Since 1918, 490 women have been elected to parliament. In 2018, there are 209 women MPs. For every woman currently in the House of Commons, there are twice as many men. A visual essay by 50:50 Parliament illustrates the history of gender representation in the House of Commons, with detailed demographics and policy implications.
47% of Britons think that immigration has a “good” impact on the economy – 14% higher than two years earlier The 35th edition of the NatCen British Social Attitudes survey asks: How will Britain navigate the global, social, economic and Brexit challenges of the near future?
The Brexit negotiations remind us that gender, racial and class inequality in the top echelons of policymaking remains alive and kicking. At the start of the Brexit negotiations in June 2017, Columba Achilleos-Sarll writes asks “Where are the women?” in an article for the UCL Brexit blog.
Many supporters of Remain or Leave have portrayed the distributional effects of Brexit as straightforwardly positive or negative. In fact, the potential effects of Brexit on inequality are complex and multifaceted. A July 2018 report by the Institute for Public Policy Research (IPPR) looks at how leaving the EU could impact on inequalities across income groups, …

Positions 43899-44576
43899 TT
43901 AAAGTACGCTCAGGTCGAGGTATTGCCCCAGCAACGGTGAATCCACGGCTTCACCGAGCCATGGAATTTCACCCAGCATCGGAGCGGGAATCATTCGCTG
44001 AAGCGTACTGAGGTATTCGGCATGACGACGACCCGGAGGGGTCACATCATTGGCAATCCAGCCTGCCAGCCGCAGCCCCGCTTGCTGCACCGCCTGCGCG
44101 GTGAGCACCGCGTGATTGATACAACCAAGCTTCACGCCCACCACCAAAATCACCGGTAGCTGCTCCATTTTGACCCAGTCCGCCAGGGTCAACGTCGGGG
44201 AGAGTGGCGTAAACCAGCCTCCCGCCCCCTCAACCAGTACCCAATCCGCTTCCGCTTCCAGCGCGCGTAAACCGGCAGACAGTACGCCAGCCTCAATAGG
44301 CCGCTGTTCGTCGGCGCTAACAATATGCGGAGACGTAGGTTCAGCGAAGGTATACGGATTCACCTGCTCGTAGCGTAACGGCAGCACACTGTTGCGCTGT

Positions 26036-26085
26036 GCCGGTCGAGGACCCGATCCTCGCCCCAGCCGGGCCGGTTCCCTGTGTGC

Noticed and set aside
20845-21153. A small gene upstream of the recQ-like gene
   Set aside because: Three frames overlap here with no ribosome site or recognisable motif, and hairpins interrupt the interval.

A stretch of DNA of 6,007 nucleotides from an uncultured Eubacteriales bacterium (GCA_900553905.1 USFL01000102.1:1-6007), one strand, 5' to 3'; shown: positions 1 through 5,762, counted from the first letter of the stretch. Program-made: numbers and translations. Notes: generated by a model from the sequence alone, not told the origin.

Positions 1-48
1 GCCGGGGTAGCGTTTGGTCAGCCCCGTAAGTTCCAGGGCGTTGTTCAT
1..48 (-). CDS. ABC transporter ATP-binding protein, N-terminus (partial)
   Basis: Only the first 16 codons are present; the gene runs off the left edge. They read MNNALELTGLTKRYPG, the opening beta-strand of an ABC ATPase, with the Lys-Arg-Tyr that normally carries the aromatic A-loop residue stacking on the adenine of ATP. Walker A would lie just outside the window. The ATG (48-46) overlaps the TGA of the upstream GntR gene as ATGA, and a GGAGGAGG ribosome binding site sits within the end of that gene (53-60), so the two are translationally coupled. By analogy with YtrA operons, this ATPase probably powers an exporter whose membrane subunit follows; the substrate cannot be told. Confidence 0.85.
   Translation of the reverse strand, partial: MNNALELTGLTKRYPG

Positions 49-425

Post-Brexit, we will be the only country in Europe where politicians will be free to remove and diminish hard-won rights, especially for women and minority groups. This is according to a joint letter on Brexit and women’s rights by female parliamentarians, businesswomen and campaigners published in the Guardian in June 2018.
We must widen understanding about the impact on women otherwise those who are disadvantaged the most by reason of ethnicity, class, income and citizenship will be truly left behind by Brexit. This is according to a June 2018 article by PolicyBristol Hub which summarises discussions from a symposium on women’s equality and Brexit.
‘Women in the UK and gender experts have been distinctly under-represented both in the Brexit referendum campaign and in the ongoing negotiations for the withdrawal of the UK from the EU’, writes Barbara Helfferich in the first of our Gender and Brexit blog series.
Brexit attempts to shed minimum standards of justice and equality. This will disproportionately affect access to justice and the rights of women, BAME communities, LGBTQI, those with disabilities, workers and third country nationals. This is according to Dr Kimberley Brayson from the University of Sussex in a May 2018 article for UK in a Changing Europe.
The absence of feminist contributions helped to marginalize equality and fundamental rights in the accession agreements 10 years ago.
This is according to the May 2018 article by Roberta Guerrina et al. on the omission of gender in EU studies , which argues that this omission is being repeated today in debates and discussions around Brexit.
The House of Commons Library have published a May 2018 briefing paper, which provides links to a selection of debates that have referenced Brexit in the title or during a debate in 2018.